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Enforcing judgement – urgent advice needed!

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On the 24th June, my partner and I won a claim against our ex-landlord for failure to protect our deposit, and the judgment against her ordered her to pay us £4200 (the original deposit and 3x the deposit in compensation) plus interest on or before 8th July.

 

We waited until the 9th July for her to pay, but she did not, so we posted form N316 (Application for order that debtor attend court for questioning) to the court. The intention being to obtain more information on her financial situation, so we can decide which is likely to be the most effective enforcement method to use.

 

However, on the 10th July we received the form N245 (Application for suspension of a warrant and/or variation of an instalment order) which she submitted on the 7th July, and the court forwarded on to us on the 9th. In this form she states that she can only afford to pay us £50 per month, and has detailed her income, expenses and debts, and enclosed a cheque for £50. This is unacceptable, as it would take her 7 years to pay us the full amount. We know that she still owns the property we were renting, so at the very least we should be able to apply for a charging order.

 

Along with the N245, we received form N246 (Claimant’s Reply to Defendant’s application to vary instalment order). We now have 2 weeks to return this form, stating whether or not we accept her offer of £50 per month. If we do not accept the offer, then we must say how much we will accept per month, or that we will accept payment in full by a certain date. However, we are not interested in monthly instalments, and would like to enforce payment. We must also record our objections to her proposal.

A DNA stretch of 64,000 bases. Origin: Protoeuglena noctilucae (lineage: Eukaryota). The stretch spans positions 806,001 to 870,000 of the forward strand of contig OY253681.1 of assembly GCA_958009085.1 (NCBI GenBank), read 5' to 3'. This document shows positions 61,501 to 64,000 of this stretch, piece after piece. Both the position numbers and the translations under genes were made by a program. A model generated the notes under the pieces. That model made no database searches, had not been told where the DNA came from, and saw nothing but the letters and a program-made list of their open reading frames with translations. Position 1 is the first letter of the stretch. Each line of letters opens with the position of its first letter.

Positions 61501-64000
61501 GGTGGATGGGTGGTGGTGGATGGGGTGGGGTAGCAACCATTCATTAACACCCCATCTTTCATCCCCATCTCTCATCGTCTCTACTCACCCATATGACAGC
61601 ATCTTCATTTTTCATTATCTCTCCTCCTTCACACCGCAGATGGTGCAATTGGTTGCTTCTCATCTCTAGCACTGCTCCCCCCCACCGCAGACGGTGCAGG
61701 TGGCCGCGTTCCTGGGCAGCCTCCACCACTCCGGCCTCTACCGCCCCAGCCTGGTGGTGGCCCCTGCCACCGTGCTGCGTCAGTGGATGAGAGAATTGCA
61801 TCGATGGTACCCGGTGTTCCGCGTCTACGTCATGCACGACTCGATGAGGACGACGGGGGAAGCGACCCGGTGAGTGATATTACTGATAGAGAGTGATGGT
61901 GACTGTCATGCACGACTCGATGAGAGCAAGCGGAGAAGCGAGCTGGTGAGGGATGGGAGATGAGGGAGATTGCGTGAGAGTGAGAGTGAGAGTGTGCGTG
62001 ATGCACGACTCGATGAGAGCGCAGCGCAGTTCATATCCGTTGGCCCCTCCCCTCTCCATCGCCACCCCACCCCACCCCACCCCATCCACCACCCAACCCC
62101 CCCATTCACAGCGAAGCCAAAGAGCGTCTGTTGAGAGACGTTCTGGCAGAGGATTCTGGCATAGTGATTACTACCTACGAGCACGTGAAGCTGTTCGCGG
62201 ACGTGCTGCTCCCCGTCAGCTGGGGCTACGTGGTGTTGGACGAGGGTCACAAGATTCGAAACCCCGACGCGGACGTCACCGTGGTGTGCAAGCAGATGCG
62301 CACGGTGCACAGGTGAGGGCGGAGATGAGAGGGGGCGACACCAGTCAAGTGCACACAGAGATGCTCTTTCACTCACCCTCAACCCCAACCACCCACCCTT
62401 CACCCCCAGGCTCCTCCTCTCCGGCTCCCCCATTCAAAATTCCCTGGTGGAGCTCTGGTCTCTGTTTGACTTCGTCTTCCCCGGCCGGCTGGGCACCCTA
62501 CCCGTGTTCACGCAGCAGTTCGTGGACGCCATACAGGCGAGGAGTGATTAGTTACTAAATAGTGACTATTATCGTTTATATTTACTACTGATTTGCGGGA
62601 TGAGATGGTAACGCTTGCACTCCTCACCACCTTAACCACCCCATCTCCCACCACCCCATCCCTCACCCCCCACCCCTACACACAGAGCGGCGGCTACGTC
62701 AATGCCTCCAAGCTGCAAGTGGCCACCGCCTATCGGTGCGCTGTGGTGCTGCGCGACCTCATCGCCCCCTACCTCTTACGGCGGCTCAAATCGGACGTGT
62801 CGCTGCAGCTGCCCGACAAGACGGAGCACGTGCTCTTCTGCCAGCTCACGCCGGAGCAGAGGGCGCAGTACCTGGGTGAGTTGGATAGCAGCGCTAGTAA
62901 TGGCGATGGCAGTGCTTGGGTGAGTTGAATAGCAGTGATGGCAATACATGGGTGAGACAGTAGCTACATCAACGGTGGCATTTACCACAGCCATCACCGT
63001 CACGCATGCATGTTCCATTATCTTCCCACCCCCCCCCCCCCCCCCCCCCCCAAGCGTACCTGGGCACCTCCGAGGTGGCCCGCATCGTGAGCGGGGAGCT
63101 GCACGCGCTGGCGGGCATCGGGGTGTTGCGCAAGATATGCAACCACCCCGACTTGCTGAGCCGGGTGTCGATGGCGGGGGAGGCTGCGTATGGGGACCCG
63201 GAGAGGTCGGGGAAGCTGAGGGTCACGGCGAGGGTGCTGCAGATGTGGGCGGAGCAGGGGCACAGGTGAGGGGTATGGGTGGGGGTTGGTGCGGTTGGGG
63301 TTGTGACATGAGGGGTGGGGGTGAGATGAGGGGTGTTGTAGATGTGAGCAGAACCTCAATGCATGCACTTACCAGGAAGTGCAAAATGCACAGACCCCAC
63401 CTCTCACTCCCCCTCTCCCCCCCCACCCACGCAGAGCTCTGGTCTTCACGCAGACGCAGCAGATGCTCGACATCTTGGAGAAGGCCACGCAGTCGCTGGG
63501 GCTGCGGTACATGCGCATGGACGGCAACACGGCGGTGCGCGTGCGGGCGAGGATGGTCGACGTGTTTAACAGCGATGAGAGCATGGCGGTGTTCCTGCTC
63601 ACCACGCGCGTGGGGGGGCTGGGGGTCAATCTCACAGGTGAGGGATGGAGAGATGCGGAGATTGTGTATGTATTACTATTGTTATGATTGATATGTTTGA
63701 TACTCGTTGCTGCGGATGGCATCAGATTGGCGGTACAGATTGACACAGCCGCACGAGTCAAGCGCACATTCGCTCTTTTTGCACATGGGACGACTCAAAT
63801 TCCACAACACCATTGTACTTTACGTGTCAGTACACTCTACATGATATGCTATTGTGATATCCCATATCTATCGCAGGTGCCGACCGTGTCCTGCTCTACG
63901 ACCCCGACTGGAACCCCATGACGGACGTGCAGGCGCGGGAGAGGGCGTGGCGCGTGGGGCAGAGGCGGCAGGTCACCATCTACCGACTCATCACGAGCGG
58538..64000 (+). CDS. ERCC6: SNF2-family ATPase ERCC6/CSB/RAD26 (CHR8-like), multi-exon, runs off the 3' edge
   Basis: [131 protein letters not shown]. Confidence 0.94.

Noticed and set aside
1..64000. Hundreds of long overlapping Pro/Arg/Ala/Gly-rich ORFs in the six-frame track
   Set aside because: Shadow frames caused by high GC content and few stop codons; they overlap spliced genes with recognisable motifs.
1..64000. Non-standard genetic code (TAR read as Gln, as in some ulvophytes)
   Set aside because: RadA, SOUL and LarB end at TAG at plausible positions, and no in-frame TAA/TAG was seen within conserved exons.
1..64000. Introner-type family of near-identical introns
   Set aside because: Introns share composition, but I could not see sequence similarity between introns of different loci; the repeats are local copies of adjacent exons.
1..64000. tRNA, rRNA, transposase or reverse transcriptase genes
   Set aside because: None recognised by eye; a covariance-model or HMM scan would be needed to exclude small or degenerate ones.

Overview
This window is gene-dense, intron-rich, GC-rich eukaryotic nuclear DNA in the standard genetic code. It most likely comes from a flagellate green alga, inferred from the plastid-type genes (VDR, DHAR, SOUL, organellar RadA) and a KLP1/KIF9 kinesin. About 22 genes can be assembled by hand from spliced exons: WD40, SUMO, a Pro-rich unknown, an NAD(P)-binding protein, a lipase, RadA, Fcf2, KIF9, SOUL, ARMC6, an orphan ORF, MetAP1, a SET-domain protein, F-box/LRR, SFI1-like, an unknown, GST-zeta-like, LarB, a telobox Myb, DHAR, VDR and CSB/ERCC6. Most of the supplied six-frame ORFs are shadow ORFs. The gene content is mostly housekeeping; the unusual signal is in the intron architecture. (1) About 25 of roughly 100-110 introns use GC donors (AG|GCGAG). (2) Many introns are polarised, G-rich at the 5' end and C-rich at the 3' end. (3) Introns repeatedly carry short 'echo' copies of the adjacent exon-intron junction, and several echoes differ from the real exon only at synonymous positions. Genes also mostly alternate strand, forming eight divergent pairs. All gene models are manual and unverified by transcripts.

From what I’ve read, it seems that if we reject her offer then the court will consider her financial situation based on the information she has provided in the N245, and decide how much she must pay us per month. She missed the original payment deadline of the 8th July, so we have the right to enforcement. However, it is my understanding that if the court orders that she is allowed to pay in monthly instalments, we will be denied the right to enforcement so long as she keeps up with the payments. Surely we have the right to decline this, and follow the usual lines of enforcement? Does anyone know whether our N316 application be suspended due to her submitting the N245?